Industrial waste management can be a challenge for international companies operating in Thailand. Companies are expected dispose of it within the legal framework set up by the government which makes knowledge of the process invaluable. Current trends in the country are being shaped by both the circular economy and environmental responsibility.
To begin with, it is necessary to have an understanding about what is considered industrial waste. Industrial waste is comprised of any material that has no use after the manufacturing process has been completed. There are many types of industrial waste, but there are two important groupings that relate to disposal–non-hazardous and hazardous.
According to the Department of Industrial Works, there was 16.80 million tons of industrial waste produced in Thailand during 2019, a 24 percent decrease from the previous year. Of this total, 15.46 million tons were non-hazardous while 1.34 million tons were hazardous.
Non-hazardous waste consists of items that do not pose immediate harm to people or the environment. Office products, scrap metals, select textiles and certain types of construction materials among other things are considered to be non-hazardous waste.
Alternatively, hazardous waste is comprised of hazardous substances or anything waste that exhibits hazardous characteristics such as being flammable, corrosive, reactive or toxic. Since it poses a risk to the environment and/or human health, this type of waste has strict regulations in place for both its storage and disposal.
In Thailand, hazardous waste is considered to be any waste that has hazardous constituents, was contaminated with hazardous substance or has hazardous characteristics as prescribed in Annex 2 of the Notification of Ministry of Industry: Industrial Waste Management and Disposal, B.E.2548 (2005).
Regardless of type, industrial waste management is a necessary component of the day-to-day operations for manufacturing firms in Thailand. There is a legal framework in place for the handling of both non-hazardous and hazardous waste which covers everything from production to disposal or recovery.
Companies operating in the Kingdom are bound by law to be compliant to all waste management laws. Additionally, firms must know if their waste is classified as non-hazardous and hazardous and keep each type separate.
Since hazardous wastes poses a greater risk to the environment and human health, there are more stringent regulations in place regarding its storage and disposal. However, non-hazardous waste also has a set of directives that stipulate it how it is recorded and transferred.
Understanding industrial waste management regulations in Thailand
Industrial waste in Thailand is regulated by the Department of Industrial Works (DIW) and the Ministry of Industry. As it relates to the industrial waste disposal process, the DIW has identified three key stakeholders who each assume liability at various points.
The first stakeholder classification is the waste generator. This is the factory that generates and stores waste on-site. The second stakeholder classification is the waste collector and transporter. This is the organization responsible for the transportation and/or storage of waste to a disposal site. Finally, there is the waste processor, the organization carrying out the waste disposal process.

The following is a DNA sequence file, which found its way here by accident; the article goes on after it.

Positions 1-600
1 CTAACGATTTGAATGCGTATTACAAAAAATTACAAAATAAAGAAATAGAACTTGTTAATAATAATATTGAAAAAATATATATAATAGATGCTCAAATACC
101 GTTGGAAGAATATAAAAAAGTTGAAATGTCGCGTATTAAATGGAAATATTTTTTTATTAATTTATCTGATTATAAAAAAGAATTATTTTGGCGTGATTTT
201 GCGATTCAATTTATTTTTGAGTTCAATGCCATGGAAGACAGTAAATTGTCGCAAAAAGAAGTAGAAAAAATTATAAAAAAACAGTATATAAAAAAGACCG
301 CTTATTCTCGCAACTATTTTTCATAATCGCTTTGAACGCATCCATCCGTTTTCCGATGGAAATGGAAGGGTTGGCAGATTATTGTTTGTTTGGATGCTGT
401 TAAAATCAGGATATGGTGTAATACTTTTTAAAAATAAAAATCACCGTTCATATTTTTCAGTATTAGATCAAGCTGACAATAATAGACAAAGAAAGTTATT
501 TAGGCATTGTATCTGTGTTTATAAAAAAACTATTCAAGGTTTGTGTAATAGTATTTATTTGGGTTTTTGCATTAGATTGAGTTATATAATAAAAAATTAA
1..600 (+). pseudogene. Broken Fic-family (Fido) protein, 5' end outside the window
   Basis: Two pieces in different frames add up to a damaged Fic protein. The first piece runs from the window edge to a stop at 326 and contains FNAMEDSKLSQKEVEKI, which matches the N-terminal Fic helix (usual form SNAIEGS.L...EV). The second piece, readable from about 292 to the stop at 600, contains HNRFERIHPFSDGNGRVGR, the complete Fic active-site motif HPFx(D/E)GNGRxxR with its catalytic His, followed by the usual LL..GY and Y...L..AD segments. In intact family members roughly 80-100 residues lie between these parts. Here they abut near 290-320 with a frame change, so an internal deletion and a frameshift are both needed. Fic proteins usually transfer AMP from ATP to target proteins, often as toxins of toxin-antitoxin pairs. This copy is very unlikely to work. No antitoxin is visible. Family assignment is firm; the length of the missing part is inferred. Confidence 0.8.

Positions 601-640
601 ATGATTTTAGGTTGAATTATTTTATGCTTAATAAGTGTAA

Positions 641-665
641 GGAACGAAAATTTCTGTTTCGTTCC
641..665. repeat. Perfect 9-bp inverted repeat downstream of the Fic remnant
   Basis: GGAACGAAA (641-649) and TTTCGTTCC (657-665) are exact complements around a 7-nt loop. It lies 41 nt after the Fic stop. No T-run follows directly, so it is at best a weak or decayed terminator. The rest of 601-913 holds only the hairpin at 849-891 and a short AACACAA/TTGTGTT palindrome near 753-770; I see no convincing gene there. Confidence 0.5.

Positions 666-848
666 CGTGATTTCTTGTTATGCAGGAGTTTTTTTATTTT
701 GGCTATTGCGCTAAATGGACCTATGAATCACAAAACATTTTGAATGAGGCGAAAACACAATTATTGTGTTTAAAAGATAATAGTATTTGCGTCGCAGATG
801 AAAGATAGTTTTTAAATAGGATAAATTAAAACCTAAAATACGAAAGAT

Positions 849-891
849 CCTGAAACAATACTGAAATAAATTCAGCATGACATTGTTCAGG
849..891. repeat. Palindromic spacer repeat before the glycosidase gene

In terms of industrial waste management regulations, all factories operating in Thailand are obliged to follow the Factory Act B.E. 2535 as well as the latest announcements of the Factory Act (No. 2 and No. 3) B.E. 2562 (2019). Meanwhile, the Notification of Ministry of Industry: Industrial Waste Management and Disposal, B.E.2548 (2005) provides the framework for how factories can dispose of waste.
Factories operating in an industrial estate are also legally obligated to follow all Industrial Estate Authority of Thailand (IEAT) notifications. The one that relates to waste disposal procedures is Notification of IEAT No.79/2554 Re: Implementation processes of Solid Waste Management and Industrial Waste in Industrial Estate, B.E. 2554 (2011).
This notification includes detailed reporting guidelines along with other important guidance that factories in Thailand’s industrial estates will need to be familiar with. More information can be found in the IEAT handbook.
Environmental responsibility and industrial waste management
Legal compliance is simply one aspect of industrial waste management. Businesses should also be mindful of their environmental responsibility. Ultimately, successful waste management not only ensures you are following the law, but it reduces the risk of polluting as well.
Environmental responsibility doesn’t have to impede business. A comprehensive industrial waste management plan allows companies to act divisively when it comes to protecting the environment while not being a burden to operations.
It is important to note that poor industrial waste management can create environmental issues regardless of industry or waste produced. An example of this in Thailand is plastic waste. Currently, most plastics are considered to be non-hazardous waste. Even so, improper disposal can lead to leakage where harmful materials end up damaging ecosystems.
However, the harm hazardous waste can have on the environment can be much more immediate. Take items such as batteries or other electronic waste. Improper disposal of these can create water and air pollution that harms the local community while being easy to trace back to its original source.